Coping with COVID-19: Tips to reduce stress

Dealing with stress during the COVID-19 outbreak can be challenging. Read below for some helpful tips on how to cope.

Stressful situations
Everyone reacts to situations differently. The constant coverage and focus on COVID-19 in our media and social environments can bring out some stressful feelings in ourselves and others. According to the CDC, the emotional impact of an emergency on a person can depend on the person’s characteristics and experiences, the social and economic circumstances of the person and their community, and availability of local resources.

As in many crises, some reactions to this situation include:

  • Fear and worry about your own health status and that of your loved ones who may have been exposed to COVID-19
  • Changes in sleep or eating patterns
  • Difficulty sleeping or concentrating
  • Worsening of chronic health problems
  • Increased use of alcohol, tobacco, or other drugs

Things you can do to support yourself:

  • Avoid excessive exposure to media coverage of COVID-19.
  • Take care of your body. Take deep breaths, stretch or meditate. Try to eat healthy, well-balanced meals, exercise regularly, get plenty of sleep and avoid alcohol and drugs.
  • Make time to unwind and remind yourself that strong feelings will fade. Take breaks from watching, reading, or listening to news stories. It can be upsetting to hear about the crisis and see images repeatedly. Try to do some other activities you enjoy to return to your normal life.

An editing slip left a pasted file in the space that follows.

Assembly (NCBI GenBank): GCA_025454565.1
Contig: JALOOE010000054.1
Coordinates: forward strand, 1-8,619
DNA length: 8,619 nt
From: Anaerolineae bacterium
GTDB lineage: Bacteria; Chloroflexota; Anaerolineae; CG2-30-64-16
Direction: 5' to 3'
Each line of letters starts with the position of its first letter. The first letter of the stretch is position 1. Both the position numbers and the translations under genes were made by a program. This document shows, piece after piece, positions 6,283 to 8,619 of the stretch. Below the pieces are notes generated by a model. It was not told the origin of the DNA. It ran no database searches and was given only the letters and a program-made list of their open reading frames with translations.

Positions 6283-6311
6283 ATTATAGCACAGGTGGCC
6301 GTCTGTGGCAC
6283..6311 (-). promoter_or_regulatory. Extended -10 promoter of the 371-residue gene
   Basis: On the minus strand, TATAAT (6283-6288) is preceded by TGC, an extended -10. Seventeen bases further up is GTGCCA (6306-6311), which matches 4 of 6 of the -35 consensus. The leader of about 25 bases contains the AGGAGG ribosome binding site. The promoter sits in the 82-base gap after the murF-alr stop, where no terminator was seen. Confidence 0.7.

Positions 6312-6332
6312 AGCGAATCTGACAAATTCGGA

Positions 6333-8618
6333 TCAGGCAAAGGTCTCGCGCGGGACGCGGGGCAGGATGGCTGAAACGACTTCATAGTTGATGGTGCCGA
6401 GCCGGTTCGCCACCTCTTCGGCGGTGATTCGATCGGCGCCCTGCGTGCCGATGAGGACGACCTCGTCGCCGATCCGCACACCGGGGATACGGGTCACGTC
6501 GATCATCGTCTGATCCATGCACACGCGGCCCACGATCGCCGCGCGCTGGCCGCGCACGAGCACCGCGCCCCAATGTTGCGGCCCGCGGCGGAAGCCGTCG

• Connect with others. Share your concerns and how you are feeling with a friend or family member. Maintain healthy relationships.
  • Maintain a sense of hope and positive thinking.

Finding healthy ways to cope with these feelings and getting help when you need it can help you, your family and your community recover. Take care of yourself and each other and know when and how to seek help.

The CDC recommends you call your health care provider if stress reactions interfere with your daily activities for several days in a row. The CDC also instructs those with preexisting mental health conditions to continue with their treatment plans during crises such as COVID-19 and to monitor for any new symptoms.

More information
For more information on tips to cope with stress, visit the CDC’s resource here.

Additional information on mental health care can be found at the Substance Abuse and Mental Health Services Administration (SAMHSA) website.

  • Substance Abuse and Mental Health Services Administration’s (SAMHSA’s) Disaster Distress Hotline: 1-800-985-5990 or text TalkWithUs to 66746.
  • People with deafness or hearing loss can use their preferred relay service to call 1-800-985-5990.